A new poll found that 71 percent of Americans worry the U.S. is “losing its national identity,” with just 3 in 10 believing that the United States’ identity is secure, according to a new report from AP-NORC.
The natural next question, of course, is what people think of when they’re asked about the nation’s identity. According to the report, the most cited components are “the country’s fair judicial system and rule of law, individual freedoms and liberties as defined by the Constitution, and the ability of people to get good jobs and achieve the American dream are central to that identity.”
But while 88 percent said that a fair judicial system and rule of law are extremely or very important to the U.S. national identity — and 84 percent said the same about individual liberties and constitutional freedoms — just 40 percent agreed when it came to “a culture grounded in Christian religious beliefs.”
Additionally, just 33 percent said that “a culture established by the country’s early European immigrants” is critical to U.S. national identity, according to a recent poll conducted by AP-NORC.
Not surprisingly, though, Democrats and Republicans aren’t necessarily in agreement about which elements and attributes are most essential to American identity, with the two camps holding starkly different views.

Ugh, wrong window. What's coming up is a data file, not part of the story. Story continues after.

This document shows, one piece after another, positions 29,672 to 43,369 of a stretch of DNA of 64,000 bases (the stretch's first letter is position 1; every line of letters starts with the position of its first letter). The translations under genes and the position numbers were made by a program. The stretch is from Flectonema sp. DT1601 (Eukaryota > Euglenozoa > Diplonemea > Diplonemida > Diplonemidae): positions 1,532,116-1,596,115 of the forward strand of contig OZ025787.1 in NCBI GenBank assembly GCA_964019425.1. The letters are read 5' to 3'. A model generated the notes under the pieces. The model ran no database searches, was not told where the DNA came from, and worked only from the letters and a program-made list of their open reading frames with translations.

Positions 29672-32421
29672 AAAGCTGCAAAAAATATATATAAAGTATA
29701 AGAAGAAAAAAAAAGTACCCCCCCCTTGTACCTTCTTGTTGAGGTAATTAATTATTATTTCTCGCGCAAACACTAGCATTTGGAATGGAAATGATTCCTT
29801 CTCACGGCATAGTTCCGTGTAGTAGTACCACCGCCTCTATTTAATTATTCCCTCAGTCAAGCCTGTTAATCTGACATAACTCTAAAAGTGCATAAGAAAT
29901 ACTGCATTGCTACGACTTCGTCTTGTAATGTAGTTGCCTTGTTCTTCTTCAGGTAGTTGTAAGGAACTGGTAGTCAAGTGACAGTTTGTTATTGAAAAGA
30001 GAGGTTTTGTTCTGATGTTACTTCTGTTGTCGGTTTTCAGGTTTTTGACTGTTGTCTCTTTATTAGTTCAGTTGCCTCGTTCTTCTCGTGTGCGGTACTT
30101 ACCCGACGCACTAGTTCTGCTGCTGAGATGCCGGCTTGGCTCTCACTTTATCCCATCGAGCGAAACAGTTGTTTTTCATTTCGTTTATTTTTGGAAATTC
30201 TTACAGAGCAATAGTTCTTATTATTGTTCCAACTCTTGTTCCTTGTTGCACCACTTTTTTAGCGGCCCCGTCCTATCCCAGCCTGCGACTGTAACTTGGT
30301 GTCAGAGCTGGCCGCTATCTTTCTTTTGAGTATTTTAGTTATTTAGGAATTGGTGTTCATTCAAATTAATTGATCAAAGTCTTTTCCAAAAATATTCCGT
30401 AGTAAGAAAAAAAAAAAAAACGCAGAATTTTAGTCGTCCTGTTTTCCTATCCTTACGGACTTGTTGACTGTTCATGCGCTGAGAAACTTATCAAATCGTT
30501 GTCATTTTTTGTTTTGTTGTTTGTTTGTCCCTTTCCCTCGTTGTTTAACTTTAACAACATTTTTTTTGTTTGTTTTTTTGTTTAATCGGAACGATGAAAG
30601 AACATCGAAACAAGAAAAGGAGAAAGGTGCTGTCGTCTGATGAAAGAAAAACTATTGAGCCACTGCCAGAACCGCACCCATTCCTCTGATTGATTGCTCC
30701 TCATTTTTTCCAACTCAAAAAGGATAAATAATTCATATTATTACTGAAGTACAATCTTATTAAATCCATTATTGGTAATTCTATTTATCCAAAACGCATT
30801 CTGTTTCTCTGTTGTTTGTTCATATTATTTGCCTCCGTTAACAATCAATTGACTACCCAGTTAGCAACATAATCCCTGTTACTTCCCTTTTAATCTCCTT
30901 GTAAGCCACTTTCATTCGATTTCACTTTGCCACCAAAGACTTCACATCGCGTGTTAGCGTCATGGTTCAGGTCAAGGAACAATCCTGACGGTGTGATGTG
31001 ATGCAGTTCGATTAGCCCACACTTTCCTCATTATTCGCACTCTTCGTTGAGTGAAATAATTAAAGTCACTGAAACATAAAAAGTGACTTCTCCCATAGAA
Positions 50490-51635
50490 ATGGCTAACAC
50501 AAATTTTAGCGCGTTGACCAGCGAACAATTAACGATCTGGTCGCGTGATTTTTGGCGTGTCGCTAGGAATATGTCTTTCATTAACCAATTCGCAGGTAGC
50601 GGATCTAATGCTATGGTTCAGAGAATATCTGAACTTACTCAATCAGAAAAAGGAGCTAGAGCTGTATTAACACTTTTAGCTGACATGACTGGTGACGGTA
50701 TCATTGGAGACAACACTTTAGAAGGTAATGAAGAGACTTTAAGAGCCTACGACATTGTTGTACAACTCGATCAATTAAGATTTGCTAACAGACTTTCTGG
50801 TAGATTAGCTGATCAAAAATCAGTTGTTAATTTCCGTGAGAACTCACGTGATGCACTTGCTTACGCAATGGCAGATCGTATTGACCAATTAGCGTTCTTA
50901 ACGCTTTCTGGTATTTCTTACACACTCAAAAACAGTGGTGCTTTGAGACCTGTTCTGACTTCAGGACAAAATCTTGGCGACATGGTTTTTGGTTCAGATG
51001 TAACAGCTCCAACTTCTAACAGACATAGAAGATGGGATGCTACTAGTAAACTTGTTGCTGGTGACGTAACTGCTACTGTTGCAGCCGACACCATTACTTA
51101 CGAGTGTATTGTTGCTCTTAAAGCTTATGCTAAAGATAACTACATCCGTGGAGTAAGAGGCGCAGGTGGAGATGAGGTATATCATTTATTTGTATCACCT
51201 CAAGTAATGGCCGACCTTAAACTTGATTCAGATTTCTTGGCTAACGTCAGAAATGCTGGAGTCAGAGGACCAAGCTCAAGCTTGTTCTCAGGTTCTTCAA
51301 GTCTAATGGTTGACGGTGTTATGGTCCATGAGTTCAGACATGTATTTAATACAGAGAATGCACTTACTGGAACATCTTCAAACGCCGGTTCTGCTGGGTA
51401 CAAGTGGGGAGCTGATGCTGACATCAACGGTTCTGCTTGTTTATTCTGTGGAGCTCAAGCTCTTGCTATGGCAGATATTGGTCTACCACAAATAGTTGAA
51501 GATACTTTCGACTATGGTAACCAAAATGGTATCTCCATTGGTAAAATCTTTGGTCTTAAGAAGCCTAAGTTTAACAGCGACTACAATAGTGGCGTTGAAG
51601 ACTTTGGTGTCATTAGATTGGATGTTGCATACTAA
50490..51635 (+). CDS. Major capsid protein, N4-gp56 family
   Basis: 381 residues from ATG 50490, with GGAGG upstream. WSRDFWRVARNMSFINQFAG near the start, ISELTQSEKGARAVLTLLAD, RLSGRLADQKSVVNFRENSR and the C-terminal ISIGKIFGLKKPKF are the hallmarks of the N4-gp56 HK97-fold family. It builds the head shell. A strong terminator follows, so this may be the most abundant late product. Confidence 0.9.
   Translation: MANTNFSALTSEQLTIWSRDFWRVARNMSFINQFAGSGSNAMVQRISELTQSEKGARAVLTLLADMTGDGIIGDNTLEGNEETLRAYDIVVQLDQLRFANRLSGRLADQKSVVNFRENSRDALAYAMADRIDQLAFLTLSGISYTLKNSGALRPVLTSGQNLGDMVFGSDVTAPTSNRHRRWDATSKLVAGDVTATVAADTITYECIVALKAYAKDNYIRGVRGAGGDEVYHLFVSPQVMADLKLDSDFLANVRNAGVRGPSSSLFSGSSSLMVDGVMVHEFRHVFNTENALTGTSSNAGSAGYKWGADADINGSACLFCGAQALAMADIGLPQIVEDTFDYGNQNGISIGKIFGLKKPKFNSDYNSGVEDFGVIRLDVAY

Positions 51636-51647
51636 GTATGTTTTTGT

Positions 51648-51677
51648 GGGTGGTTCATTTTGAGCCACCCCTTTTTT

“Judicial fairness, liberty and freedom granted by the Constitution, the ability to achieve the American dream, and the country’s government are seen as key to American identity in high numbers, regardless of party identification,” the report reads.
The text continues, “But Democrats are more likely than Republicans to consider the nation’s diversity and the ability of people to immigrate to the United States as important, while Republicans are more inclined to cite the importance of the use of English and sharing a culture, preferably based on Christian beliefs and European customs.”
There are also differences when it comes to assessing what might be causing American identity to slip away, with political polarization, the nation’s political leaders and illegal immigration topping the list of concerns.
When asked to rate a variety of factors on how fervently respondents believed they threaten the “American way of life,” 87 percent said political polarization at least poses a moderate threat, with 81 percent saying the same of political leaders and 72 percent agreeing that illegal immigration at least serves as a moderate threat to the American way.
Interestingly, just 38 percent said the same about legal immigration, showing that Americans see a clear separation between people being in the U.S. illegally versus legally. You can read the complete results of the AP-NORC study here.
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